Gifts for Kids program makes sure no child or family goes without at Christmastime

EVART — As the added expenses of the Christmas season place a financial strain on low-income families, one Osceola County holiday program has been filling the gap for 32 years. Gifts for Kids provides Christmas presents to families who otherwise might not have many gifts under their tree for the holiday. On Saturday, presents were distributed to 291 families in need at Evart Middle School. “(Our mission) is to share God’s blessings with those who are not as (fortunate), and show them that someone cares,” said Gifts for Kids organizer Nancy Lentz, who serves as the community resource coordinator for the Department of Human Services. “Holidays are tough for a lot of people. Sometimes just knowing someone cares can make it better.” Split into groups of 30 families each half hour, as individuals entered the school’s gymnasium, they could select gifts from various tables with age-specific items. Each family also was given hats and mittens, a board game, household items such as toasters and coffee pots, a food basket and socks and undergarments for each member of the family. Each table was stocked by a local church, food pantry or organization that collected donations of cash or gifts and purchased items for the distribution. The Covenant Women of the LeRoy Covenant Church provided hats and mittens for the distribution. Many church and community members purchased hats or mittens for the group’s outreach, while others made winter wear by hand. “There’s a lady in Hersey - Dorothy Mathis - who makes a hat a day,” said Carol Moyses, president of the Covenant Women. Each year, the group begins collecting items for the next year’s outreach the day after the Gifts for Kids distribution. “We collect all year long. It all just seems to come together beautifully,” Moyses said, noting the group collects more than 1,000 hats and mittens for the outreach. “The Lord always seems to provide more than we need.” Though the name suggests the program is geared toward children, gifts for adults also are provided through the program. “Initially the focus was on gifts for kids - that’s where the name came from,” Lentz said. “Then we realized adults need help too.” Along with providing gifts for adults and children, volunteers from the Reed City Church of the Nazarene were on hand to wrap the gifts. “That way they can put them right under their tree when they get home,” Lentz said. With nearly 50 more families signed up than last year, and the absence of Toys for Tots — which provided a large portion of donated toys to Gift for Kids — Lentz was appreciative of the community’s efforts to make the program a success.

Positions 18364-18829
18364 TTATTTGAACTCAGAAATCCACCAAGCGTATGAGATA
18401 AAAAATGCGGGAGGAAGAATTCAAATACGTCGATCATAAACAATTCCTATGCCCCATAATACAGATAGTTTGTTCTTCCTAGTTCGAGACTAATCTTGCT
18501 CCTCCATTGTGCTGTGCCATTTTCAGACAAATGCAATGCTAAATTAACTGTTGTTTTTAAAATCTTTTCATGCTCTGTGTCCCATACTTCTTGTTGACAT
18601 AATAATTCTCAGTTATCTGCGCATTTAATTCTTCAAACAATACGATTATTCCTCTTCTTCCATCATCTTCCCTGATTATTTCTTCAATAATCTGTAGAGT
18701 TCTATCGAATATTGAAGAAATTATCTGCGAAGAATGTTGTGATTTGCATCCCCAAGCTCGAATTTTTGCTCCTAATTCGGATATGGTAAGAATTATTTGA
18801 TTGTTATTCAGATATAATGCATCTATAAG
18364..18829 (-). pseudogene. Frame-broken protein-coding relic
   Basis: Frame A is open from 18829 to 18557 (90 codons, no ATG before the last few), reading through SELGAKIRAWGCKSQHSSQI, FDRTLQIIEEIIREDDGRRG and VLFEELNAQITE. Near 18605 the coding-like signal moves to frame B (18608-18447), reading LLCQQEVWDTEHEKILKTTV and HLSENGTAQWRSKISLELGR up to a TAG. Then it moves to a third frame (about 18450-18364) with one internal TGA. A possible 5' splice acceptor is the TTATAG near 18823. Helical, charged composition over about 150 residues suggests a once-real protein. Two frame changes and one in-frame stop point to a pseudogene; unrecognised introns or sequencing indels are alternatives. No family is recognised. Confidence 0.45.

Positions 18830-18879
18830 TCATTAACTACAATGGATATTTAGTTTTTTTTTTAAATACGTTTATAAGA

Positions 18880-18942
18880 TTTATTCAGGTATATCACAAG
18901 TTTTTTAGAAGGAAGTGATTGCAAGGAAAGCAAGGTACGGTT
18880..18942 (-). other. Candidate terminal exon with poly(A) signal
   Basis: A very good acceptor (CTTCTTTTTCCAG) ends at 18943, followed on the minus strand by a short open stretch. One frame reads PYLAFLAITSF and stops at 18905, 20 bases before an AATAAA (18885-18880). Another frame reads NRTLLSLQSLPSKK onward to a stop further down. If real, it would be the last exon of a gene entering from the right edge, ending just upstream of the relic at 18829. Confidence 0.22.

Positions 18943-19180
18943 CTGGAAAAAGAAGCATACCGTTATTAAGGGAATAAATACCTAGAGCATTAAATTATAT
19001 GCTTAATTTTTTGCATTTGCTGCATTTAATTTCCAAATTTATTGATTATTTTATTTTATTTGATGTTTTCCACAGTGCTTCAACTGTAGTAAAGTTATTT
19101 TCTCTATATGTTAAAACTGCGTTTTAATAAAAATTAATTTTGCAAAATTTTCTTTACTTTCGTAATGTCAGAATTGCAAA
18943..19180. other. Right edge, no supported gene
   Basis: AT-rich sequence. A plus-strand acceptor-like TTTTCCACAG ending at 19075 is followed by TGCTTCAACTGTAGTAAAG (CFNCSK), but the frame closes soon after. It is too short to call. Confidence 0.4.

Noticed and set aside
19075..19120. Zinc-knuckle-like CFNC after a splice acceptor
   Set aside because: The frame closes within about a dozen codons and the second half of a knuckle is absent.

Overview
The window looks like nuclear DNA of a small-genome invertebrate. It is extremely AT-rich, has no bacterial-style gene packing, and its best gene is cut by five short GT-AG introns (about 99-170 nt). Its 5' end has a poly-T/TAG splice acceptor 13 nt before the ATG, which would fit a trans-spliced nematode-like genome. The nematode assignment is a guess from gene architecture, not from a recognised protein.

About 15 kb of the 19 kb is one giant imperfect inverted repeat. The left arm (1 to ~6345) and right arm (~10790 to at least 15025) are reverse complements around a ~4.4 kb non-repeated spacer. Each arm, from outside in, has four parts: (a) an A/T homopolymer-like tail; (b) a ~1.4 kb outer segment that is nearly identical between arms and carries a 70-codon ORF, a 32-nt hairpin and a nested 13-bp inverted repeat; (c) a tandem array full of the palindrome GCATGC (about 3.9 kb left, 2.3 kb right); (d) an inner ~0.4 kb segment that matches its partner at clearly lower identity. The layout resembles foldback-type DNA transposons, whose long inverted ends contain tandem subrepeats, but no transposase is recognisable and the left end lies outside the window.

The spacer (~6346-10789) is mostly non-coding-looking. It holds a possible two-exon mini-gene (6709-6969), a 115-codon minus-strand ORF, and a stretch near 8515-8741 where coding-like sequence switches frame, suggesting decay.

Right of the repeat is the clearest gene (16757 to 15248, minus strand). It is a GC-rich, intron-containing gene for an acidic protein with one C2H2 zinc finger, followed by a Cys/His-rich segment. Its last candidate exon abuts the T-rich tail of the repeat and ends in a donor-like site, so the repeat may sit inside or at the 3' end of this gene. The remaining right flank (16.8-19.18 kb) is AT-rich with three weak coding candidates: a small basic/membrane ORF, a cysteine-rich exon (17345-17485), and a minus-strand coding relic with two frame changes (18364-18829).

“Some places that historically had Toys for Tots boxes called and wanted to set up boxes for Gifts for Kids,” she said. “That helped because it made Gifts for Kids more widely known.”

Longtime Gifts for Kids volunteer Gary Goodfellow said the program has expanded every year. He and his wife, Pat, represent the Sears food pantry, which sponsored the age group for children 3 years old and below. “It gets better organized every year,” Goodfellow said. “It runs smoothly and it’s a good thing for the community. (It’s nice) making people happy.”